The main loop tests to see if the Trigger flag is set. If so, several things happen:
- The variable "Speed" is set to the average of the 3 most recent cycles of "Freq"
- Speed then gets printed on the LCD in large 2-line block font.
- Freq is used to update the odometer
- Odometer information is printed to the LCD...as long as we're not in a menu

The main odometer uses the variables TotalClicks, TotalTenths, and TotalMiles.
The trip odometer uses the variables DistanceClicks, DistanceTenths, and DistanceMiles.

TotalClicks is increased by the value of Freq each time Trigger is set, which means that it is
a running total of the speed sensor's pulses. CalDist is a calibration value that when adjusted
correctly is equal to the number of sensor pulses per 1/10 mile. Therefore, when TotalClicks
reaches CalDist the vehicle has travelled 1/10 mile, so TotalTenths is incremented and CalDist
is subtracted from TotalClicks. When TotalTenths reaches 10, TotalMiles is incremented and
TotalTenths is reset to zero. When TotalMiles reaches 100000 it gets rolled over back to zero.

The trip odometer then goes through the same process, except that DistanceMiles rolls over at 1000.

A trip odometer reset button is provided via a pushbutton switch connected to digital pin 6 (Button1).
Digital pin 6 has its internal pull-up resistor turned on and the pushbutton drives the pin low when pressed.
When a low is detected it resets DistanceClicks, DistanceTenths, and DistanceMiles to zero.

Interrupt 1 (Digital pin 3) is connected to a power-fail signal that goes low when the unregulated DC voltage
drops below ~10 volts. When ISR1 is called it copies all of the odometer data into EEPROM for use the next
time the circuit is powered up. Upon power-up the EEPROM is read back into the odometer variables.

An options menu is beginning to be implemented. Menu navigation is controlled by the 4
pushbutton switches connected to digital pin 6 and analog pins 0-2 (digital pins 14-16).
The A0 button (Button2) is used to enter the menu mode, and also to exit menu mode.
A1 (Button3) and A2 (Button4) is used to flip through the menus.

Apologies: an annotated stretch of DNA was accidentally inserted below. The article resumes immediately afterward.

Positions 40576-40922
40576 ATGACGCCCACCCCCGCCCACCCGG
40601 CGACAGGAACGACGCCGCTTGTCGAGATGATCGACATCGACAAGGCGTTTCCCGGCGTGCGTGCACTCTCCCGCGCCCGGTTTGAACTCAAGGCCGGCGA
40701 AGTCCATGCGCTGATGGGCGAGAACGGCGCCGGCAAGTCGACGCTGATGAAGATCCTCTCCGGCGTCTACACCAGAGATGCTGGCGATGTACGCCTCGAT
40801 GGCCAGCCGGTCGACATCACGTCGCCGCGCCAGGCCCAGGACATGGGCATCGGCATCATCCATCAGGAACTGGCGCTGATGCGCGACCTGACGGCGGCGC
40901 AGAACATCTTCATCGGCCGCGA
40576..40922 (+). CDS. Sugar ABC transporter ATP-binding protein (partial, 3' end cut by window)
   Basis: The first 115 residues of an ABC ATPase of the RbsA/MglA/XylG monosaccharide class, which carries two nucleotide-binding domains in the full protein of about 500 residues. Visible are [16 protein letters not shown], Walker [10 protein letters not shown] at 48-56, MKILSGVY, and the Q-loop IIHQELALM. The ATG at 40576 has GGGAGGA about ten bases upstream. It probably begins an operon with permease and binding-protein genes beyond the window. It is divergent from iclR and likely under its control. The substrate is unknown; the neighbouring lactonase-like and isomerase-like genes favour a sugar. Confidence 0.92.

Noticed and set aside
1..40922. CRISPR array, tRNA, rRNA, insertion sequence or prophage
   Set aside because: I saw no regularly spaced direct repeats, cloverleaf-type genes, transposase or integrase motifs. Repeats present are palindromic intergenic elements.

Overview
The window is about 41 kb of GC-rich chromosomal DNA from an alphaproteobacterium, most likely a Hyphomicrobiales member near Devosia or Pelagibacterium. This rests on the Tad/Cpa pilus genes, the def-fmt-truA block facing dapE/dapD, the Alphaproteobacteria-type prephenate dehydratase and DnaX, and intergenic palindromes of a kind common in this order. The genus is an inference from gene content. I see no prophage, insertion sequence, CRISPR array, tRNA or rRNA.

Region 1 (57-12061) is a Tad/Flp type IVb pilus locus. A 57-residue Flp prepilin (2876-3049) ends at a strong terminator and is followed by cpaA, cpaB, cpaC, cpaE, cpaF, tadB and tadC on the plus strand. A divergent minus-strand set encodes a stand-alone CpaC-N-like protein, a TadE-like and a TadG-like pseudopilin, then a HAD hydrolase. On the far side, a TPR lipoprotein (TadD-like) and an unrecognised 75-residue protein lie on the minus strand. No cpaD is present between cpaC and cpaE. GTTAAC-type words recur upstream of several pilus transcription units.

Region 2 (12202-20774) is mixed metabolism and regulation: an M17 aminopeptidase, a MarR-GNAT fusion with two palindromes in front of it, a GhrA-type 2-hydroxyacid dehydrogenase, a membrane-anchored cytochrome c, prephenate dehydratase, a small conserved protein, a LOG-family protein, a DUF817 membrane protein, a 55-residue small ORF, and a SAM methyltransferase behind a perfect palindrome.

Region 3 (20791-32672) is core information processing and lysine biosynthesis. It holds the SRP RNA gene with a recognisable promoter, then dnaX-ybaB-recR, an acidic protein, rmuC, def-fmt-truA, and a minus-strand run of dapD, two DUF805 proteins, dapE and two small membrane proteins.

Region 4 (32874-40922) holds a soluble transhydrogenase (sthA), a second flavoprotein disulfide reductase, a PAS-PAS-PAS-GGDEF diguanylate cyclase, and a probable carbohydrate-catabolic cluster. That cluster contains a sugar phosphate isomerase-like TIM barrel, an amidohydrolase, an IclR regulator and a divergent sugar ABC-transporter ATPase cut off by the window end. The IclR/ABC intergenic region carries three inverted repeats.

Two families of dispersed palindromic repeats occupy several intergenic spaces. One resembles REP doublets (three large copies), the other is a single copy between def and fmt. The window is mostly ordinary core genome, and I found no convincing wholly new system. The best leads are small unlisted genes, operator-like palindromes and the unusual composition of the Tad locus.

D6 (Button1) is used to select a menu option.
Once inside a menu option, Button3 and Button4 is used to change the data.
Button1  is used as an "OK" or "Enter" button, while Button2 is used as an "Exit" or "Escape" button.

The first menu option is to adjust the calibration value (CalDist) for the speed sensor count. (CalValue
is calculated from CalDist). When the CalDist is changed and "OK-ed" it will be written into EEPROM,
which is read again on power-up.

The second menu option is to display a temporary distance meter that reads in feet.

MenuMode is an integer variable that will change depending on which menu the user is in.
MenuMode = 0, no menu
MenuMode = 1, calibrate speedometer
MenuMode = 2, foot distance display mode


-----The circuit connections-----

Speed sensor input to Digital pin 2 (interrupt 0)
Power fail input to Digital pin 3 (interrupt 1)
Timer2 test output is on Digital pin 4

LCD hookups:
* LCD Vss pin (pin 1) to ground
* LCD Vcc pin (pin 2) to +5V
* LCD VO pin (pin 3) to ground
* LCD RS pin (pin 4) to Digital pin 7
* LCD R/W pin (pin 5) to Digital pin 5
* LCD Enable pin (pin 6) to Digital pin 8
* LCD D4 pin (pin 11) to Digital pin 9
* LCD D5 pin (pin 12) to Digital pin 10
* LCD D6 pin (pin 13) to Digital pin 11
* LCD D7 pin (pin 14) to Digital pin 12

Pushbutton switches:
Button1 to Digital pin 6
Button2 to Analog pin 0 (Digital pin 14)
Button3 to Analog pin 1 (Digital pin 15)
Button4 to Analog pin 2 (Digital pin 16)

Physical protoshield layout of the pushbuttons:
  ----  ----
 |Btn4||Btn3|
  ----  ----
          ----
         |Btn2|
          ----
          ----
         |Btn1|
          ----

*/

// include the EEPROM library code:
#include <EEPROM.h>

// include the library code:
#include <LiquidCrystal.h>

// initialize the library with the numbers of the interface pins
LiquidCrystal lcd(7, 5, 8, 9, 10, 11, 12);

// build 2-line digit font data array
// Digits are 3 characters wide.
byte bignums[10][2][3] = {
// Define which characters to use for each number. 255 is a solid block; 254 is a space  
// The format is { {TopLeft, TopMiddle, TopRight}, {BottomLeft, BottomMiddle, BottomRight} }
{ {255, 0, 255}, {255, 1, 255} },        // data to display "0"
{ {0, 255, 254}, {1, 255, 1} },          // data to display "1"
{ {2, 2, 255}, {255, 1, 1} },            // data to display "2"